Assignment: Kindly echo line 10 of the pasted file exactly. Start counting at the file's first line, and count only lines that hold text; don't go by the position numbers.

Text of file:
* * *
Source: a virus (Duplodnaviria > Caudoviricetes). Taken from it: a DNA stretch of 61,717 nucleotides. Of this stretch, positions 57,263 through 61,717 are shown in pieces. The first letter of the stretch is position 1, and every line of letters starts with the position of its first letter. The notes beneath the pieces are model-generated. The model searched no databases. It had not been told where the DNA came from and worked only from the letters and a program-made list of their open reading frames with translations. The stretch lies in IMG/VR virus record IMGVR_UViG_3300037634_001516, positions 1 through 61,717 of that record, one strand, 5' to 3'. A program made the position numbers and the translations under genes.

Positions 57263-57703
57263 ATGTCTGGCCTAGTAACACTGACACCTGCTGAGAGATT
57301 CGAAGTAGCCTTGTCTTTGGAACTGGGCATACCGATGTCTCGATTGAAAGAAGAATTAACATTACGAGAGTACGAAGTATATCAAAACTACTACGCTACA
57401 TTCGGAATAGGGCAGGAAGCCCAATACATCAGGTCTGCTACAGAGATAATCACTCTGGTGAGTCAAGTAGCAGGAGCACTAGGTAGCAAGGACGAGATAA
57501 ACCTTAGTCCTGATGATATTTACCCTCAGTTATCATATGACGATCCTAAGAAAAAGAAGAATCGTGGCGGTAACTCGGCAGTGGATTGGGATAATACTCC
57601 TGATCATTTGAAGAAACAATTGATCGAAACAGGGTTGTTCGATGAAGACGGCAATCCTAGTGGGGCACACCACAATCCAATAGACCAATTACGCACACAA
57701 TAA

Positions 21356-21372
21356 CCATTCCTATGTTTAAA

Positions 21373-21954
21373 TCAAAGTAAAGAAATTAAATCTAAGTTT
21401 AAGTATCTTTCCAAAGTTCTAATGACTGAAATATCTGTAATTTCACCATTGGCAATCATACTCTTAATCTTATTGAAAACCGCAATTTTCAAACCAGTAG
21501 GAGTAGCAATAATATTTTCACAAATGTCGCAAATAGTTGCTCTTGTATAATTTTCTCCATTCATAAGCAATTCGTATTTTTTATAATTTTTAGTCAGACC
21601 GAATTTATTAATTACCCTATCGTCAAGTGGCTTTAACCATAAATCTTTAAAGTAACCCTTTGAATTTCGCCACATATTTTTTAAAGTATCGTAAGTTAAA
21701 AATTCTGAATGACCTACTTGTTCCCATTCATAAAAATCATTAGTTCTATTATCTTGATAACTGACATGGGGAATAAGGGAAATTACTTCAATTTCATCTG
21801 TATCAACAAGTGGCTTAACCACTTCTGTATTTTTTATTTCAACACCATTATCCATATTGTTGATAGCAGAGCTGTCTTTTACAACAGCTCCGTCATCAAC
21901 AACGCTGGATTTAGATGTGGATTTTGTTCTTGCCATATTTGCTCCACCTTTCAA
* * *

21356 CCATTCCTATGTTTAAA